The above modiﬁcation also can be applied to the more general (not necessarily binary) PPM case.

Here the ith signal in the set is modeled as the waveform

A, (i − 1) T iT

≤t≤

si = M M , i = 1, 2, · · · , M (11)

0, otherwise

0, (i − 1) T iT

≤t≤

s̄i = M M , i = 1, 2, · · · , M (12)

A, otherwise

Since from Eqs. (11) and (12) we have s̄i = −si + A, i = 1, 2, · · · , M , then analogously to Eqs. (4) and (5)

we would have x̄2 = −x2 + A, which when used in Eq. (9) once again produces Eq. (10).

3 Note that the noise samples Ñ1 and Ñ2 are uncorrelated and, since they are complex Gaussian, they are also independent.

4

III. The Maximum-Likelihood Decision Metric

Based on the observations y1 , y2 , the ML metric for the Gaussian model is proportional to the con-

ditional probability density whose natural logarithm is given by (ignoring terms that are hypothesis-

independent)

2

2

m (y, x) = y1 − (h11 x1 + h12 x2 ) + y2 − (h11 x̄2 + h12 x1 )

= y12 + y22 − 2 (h11 y1 + h12 y2 ) x1 − 2 (h12 y1 − h11 y2 ) x2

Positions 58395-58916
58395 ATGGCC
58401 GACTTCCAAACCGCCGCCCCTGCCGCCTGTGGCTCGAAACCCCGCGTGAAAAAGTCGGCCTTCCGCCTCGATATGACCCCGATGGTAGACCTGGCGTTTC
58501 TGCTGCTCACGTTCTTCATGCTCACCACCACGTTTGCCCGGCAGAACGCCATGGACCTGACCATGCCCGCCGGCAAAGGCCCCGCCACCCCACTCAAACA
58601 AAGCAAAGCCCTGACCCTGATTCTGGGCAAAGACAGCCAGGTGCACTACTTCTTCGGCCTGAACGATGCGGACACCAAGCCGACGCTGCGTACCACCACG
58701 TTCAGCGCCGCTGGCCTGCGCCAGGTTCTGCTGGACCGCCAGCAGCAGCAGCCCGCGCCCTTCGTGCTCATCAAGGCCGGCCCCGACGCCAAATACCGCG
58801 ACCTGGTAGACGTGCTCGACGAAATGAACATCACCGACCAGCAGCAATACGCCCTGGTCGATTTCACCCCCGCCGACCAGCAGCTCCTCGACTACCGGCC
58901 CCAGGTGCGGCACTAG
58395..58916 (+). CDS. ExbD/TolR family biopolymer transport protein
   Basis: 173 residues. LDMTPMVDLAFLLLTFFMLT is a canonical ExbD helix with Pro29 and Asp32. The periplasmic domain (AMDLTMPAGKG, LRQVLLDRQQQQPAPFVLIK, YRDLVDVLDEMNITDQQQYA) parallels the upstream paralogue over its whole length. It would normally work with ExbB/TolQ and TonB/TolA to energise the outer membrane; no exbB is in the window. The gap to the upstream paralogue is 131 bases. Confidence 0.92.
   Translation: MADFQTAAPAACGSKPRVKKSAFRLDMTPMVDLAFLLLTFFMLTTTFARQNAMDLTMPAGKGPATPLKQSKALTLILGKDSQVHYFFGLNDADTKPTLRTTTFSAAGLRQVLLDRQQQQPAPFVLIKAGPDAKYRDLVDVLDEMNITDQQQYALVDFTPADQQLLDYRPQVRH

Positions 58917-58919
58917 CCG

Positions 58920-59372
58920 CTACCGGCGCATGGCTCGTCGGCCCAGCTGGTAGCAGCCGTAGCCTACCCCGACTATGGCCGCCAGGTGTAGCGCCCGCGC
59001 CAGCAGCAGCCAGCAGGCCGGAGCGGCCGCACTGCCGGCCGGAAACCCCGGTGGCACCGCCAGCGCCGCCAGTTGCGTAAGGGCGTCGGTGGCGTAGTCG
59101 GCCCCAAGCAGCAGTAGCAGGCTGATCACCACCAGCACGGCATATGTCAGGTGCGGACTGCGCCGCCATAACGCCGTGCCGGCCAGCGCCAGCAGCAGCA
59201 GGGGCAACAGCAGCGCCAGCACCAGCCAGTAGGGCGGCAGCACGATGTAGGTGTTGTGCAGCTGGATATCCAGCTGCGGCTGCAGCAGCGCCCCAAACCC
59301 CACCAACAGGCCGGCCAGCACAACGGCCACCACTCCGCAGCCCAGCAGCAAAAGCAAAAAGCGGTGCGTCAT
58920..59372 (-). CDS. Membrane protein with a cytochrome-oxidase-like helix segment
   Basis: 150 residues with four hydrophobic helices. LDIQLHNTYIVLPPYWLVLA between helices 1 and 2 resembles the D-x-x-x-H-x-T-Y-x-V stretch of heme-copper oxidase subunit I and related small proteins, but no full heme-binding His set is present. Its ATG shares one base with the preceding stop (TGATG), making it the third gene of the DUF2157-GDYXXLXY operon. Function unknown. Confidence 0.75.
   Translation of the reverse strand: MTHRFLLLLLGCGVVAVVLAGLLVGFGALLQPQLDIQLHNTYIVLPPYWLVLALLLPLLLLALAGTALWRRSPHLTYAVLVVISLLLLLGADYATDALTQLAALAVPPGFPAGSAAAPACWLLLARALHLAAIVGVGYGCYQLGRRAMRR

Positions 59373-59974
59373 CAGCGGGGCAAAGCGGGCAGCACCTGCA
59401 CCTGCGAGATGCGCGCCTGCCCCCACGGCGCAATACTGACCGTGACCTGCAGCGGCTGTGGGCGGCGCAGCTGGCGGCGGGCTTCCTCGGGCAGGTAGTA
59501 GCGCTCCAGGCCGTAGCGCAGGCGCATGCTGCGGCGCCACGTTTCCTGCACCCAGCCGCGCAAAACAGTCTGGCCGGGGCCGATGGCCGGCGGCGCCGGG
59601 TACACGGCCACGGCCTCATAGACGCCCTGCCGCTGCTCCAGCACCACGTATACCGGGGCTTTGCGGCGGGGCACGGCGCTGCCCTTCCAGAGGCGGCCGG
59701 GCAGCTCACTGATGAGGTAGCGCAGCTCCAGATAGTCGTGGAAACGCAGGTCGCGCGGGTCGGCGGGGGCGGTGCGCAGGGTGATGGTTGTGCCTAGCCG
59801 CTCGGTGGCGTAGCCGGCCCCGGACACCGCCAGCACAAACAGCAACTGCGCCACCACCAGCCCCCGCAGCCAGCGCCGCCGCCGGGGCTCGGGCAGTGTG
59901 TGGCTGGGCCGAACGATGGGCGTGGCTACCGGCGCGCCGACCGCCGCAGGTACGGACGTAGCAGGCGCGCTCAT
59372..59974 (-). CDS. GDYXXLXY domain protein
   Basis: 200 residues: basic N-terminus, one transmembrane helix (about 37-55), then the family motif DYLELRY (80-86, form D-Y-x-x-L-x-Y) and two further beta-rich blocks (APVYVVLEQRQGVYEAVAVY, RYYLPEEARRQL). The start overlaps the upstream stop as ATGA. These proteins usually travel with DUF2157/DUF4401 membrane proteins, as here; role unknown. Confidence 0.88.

− 2 h11 y2 (x̄2 + x2 ) + h211 + h212 x21 + h211 + h212 x22

+ h211 x̄22 − x22 + 2 h11 h12 x1 (x̄2 + x2 ) (13)

m (y, x) = y12 + y22 − 2 (x̃1 + h11 h12 A) x1 − 2 x̃2 − h211 A x2

− 2 (h11 y2 A) + h211 + h212 x21 + h211 + h212 x22

+ h211 A2 − 2Ax2 + 2 (h11 h12 x1 A)

+ h211 + h212 x21 + x22 + h211 A2

2 2

= y12 + y22 − x̃21 − x̃22 + (x̃1 − x1 ) + (x̃2 − x2 ) − 2 (h11 y2 A)

+ h211 + h212 − 1 x21 + x22 + h211 A2 (14)

Eliminating terms from Eq. (14) that are hypothesis-independent, then for the purpose of decision making

the metric simpliﬁes to

2 2

m (x̃, x) = (x̃1 − x1 ) + h211 + h212 − 1 x21 + (x̃2 − x2 ) + h211 + h212 − 1 x22 (15)

which is identical to that for the conventional Alamouti code. Finally, since the pair of information